One out of every six boys is the victim of sex abuse as a child – compared to one out of every four girls.

Despite being at almost equal risk, boys are far less likely to report their abuse within the critical first 48-hour window. They’re actually less likely to report it at all.

And because boys are less likely to report sexual abuse, it’s led to an unspoken misconception that boys are less likely to be abused or suffer less trauma if they are.

If ever asked, both you or I would probably come to the conclusion that sexual abuse is really horrible for every child. All evidence suggests that boys and girls who are sexually abused respond in the same way: with fear, confusion and anger.

Both genders are at a higher risk for psychiatric conditions, including anxiety and depression later in life. Yet, the myth that it’s “less bad for boys” still exists.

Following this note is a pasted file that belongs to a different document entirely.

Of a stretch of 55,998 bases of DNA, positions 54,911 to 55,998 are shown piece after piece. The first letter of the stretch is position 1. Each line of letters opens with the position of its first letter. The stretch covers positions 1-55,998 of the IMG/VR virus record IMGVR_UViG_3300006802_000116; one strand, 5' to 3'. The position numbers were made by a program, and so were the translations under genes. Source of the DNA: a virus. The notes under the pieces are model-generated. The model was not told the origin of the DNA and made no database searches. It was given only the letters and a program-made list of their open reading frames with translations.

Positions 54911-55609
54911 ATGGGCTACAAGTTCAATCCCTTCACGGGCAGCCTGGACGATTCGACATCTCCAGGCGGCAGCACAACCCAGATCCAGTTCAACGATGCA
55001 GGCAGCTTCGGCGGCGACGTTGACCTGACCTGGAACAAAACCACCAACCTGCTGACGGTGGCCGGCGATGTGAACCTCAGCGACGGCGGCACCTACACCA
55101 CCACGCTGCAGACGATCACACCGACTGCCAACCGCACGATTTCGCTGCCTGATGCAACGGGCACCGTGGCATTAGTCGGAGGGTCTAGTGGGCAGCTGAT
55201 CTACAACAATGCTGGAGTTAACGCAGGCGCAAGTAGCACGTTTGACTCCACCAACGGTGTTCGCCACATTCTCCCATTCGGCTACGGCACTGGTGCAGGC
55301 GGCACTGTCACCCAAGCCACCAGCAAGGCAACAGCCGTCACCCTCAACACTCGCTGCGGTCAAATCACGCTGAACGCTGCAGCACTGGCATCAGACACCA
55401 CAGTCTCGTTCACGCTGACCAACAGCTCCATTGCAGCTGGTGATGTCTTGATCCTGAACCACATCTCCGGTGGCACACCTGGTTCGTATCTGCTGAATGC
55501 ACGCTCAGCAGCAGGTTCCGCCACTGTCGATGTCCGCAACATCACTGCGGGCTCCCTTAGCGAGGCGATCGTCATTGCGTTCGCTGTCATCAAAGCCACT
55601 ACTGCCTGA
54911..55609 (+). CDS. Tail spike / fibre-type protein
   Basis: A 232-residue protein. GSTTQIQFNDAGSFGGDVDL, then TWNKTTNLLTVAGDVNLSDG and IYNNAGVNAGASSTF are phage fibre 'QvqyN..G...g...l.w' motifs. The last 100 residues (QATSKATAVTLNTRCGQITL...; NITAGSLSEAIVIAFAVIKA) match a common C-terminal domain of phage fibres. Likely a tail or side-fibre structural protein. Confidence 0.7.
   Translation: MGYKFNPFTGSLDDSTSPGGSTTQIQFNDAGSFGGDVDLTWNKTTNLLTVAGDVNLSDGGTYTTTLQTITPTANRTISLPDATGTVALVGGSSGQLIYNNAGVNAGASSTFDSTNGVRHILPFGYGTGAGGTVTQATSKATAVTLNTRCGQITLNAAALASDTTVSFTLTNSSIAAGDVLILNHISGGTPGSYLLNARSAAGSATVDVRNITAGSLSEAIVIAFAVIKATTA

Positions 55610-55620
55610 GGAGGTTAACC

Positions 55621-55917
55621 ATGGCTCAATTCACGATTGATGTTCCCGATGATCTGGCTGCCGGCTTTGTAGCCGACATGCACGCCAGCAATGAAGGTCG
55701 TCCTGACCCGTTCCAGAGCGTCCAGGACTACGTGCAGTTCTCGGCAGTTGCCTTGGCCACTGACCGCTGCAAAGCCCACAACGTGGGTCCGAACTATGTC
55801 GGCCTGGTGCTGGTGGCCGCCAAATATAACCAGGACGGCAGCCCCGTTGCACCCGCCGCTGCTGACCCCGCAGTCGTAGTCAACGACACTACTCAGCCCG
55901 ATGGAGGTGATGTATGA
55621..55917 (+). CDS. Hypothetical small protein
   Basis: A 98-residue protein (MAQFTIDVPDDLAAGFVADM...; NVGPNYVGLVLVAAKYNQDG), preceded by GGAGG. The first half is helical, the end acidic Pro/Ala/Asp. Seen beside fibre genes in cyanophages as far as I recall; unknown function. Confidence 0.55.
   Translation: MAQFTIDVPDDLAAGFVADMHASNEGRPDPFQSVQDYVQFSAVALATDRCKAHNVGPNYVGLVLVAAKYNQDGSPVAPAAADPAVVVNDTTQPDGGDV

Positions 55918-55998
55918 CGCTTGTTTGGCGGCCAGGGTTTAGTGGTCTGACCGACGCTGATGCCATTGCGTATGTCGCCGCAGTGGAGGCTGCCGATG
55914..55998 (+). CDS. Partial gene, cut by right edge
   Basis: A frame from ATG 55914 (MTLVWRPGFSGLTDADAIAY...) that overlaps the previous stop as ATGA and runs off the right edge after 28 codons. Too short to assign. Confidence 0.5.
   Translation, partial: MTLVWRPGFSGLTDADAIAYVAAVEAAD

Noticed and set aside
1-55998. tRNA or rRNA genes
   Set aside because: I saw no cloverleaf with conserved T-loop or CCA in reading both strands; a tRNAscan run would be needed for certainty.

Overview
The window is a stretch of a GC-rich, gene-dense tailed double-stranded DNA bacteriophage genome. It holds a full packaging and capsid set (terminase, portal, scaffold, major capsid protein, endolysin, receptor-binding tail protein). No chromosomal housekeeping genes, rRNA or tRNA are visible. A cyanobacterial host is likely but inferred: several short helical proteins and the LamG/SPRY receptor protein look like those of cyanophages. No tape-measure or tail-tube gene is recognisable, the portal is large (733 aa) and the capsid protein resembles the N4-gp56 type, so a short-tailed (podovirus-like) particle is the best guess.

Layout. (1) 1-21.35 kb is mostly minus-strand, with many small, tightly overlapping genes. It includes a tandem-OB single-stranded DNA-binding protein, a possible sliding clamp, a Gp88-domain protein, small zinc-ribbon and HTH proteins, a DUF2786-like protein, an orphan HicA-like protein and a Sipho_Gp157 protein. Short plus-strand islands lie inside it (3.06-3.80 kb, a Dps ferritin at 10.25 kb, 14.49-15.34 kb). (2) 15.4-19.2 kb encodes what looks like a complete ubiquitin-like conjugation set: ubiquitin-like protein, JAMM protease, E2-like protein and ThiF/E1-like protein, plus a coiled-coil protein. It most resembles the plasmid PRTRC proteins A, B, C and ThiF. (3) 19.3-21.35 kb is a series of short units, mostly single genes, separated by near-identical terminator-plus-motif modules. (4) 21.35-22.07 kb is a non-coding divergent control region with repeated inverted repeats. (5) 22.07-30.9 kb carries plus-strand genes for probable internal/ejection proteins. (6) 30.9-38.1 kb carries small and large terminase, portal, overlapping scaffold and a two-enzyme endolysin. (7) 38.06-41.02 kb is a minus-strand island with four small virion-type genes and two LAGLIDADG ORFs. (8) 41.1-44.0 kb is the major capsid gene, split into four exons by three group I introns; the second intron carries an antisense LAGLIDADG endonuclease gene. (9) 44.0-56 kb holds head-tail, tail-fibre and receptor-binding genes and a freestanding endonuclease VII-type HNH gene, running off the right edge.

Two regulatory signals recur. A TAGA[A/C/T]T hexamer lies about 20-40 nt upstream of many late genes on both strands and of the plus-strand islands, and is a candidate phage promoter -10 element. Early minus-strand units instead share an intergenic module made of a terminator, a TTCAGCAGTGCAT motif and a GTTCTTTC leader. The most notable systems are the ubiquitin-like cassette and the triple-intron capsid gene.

A large study conducted by the U.S. Centers for Disease Control found that the sexual abuse of boys was more likely to involve penetration of some kind, which is associated with greater psychological harm.

The question remains, WHY? Why do we assume that boys are less affected by abuse?

Just maybe the answer lies in something that goes beyond abuse.

Studies of adult male survivors of sexual abuse have shown shame, stigma and stereotypes about masculinity often force men to wrestle with unique issues.

The idea that boys can “tough it out” on their own makes healing difficult for both children who have experienced abuse, and men who want help addressing childhood trauma later on. This is compounded by the idea that boys “aren’t supposed to be” sexual victims – older boys victimized by women might even be told that they’re “lucky”.

Boys are made aware of social stigma at an early age. They are taught to avoid appearing weak to others. To fight back and never show vulnerability.

But one thing is clear – both boys and girls that feel comfortable confiding in their parents and receive unconditional love and support, show significantly lower long term problems associated with their trauma than those who do not.

The issue of social stigma faced by many boys and young men isn’t limited to sexual abuse, and it deserves our attention. The team behind MissRepresentation created this short video to show the personal impact felt by the pressure to “be a man” that’s worth checking out.

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